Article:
Junk Mail Buffering Agent

Current version: 0.5.5 (6 Feb 2006) [src]

Junk Mail Buffering Agent is a tool for preventing delivery of email until the sender has confirmed their address. It can be used in conjunction with a spam filter to prevent delivery of spammy-looking email unless the sender is confirmed as valid.

jmba is designed to be used in conjunction with a spam filter such as QSF and the mail processor procmail. When the spam filter says it thinks an email is spam, it can be passed to jmba. jmba will queue it and send an email to the sender containing a key; if the sender replies, the original email is "unfrozen" from the queue and delivered.

Note that some people consider verification emails such as those that jmba generates to themselves be spam, so use with caution.

This software is distributed under the terms of the Artistic License.

Comments, bug reports, and patches gratefully received - please use the Contact Form.


What is "challenge-response"?
A challenge-response system is one that will issue a challenge when asked to do something, and requires the correct response before it will go ahead and do it.
In terms of email, a challenge-response system will react to a computer sending it an email with a challenge consisting of an email back to the sender saying "please verify that you meant to send this". When the sender sends back the correct response, their original message is then delivered.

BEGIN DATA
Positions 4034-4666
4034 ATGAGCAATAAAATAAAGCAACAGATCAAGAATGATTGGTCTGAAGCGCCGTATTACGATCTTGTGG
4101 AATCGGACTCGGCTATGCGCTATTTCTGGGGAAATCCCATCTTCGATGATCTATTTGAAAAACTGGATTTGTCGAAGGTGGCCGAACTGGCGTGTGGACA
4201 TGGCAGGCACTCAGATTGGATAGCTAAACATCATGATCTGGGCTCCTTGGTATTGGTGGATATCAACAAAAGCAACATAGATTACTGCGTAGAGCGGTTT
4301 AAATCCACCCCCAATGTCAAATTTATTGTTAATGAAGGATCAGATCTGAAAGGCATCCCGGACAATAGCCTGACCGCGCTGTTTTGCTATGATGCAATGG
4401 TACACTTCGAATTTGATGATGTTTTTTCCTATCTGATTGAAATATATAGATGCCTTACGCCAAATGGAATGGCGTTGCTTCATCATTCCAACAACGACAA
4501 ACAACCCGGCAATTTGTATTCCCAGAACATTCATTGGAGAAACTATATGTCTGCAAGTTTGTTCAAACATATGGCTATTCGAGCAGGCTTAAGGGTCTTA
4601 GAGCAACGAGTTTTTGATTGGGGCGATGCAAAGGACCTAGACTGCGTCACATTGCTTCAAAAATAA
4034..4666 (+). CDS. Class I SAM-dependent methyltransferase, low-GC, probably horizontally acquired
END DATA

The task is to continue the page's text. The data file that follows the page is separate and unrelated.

Won't spammers reply to jmba's challenge?
Currently, the vast majority of spam is sent with a forged (invalid) envelope sender, so replying direct to the sender won't work and therefore jmba will never receive a response to its "please verify" challenge. In fact, a lot of the time the challenge just bounces.
Why not use challenge-response on its own?
While you could use jmba on its own, without a spam filter, it does not employ "whitelisting", so every message sent to you would be challenged. Other programs such as TMDA exist to do this and handle whitelisting themselves.
In general, challenge-response systems are very annoying for the sender. They require the sender to jump through hoops just to talk to you, which increases the effort required to send a simple email. Limiting the number of messages that are challenged to only those that trip the spam filter keeps the annoyance down to a minimum.
Why not just use a spam filter on its own?
No spam filter is perfect; sometimes a spam will be allowed through, and more importantly, sometimes a non-spam will be flagged as spam. This means that either you delete everything the spam filter thinks is spam, and potentially lose important messages, or you put all possible-spam into a separate folder and check that now and again.
Putting all possible-spam into a folder for periodic checking is fine at first, but if you're getting hundreds of spams a day, it becomes almost as time-consuming as not bothering to filter at all.
If, instead, all possible-spam is queued and the original sender is asked to verify they sent the message before it is delivered, the "checking" is effectively done for you - by the sender. Although spam filters are not perfect, they are still quite accurate, and so only the occasional sender will have to perform this verification step.
How is jmba different from another-package?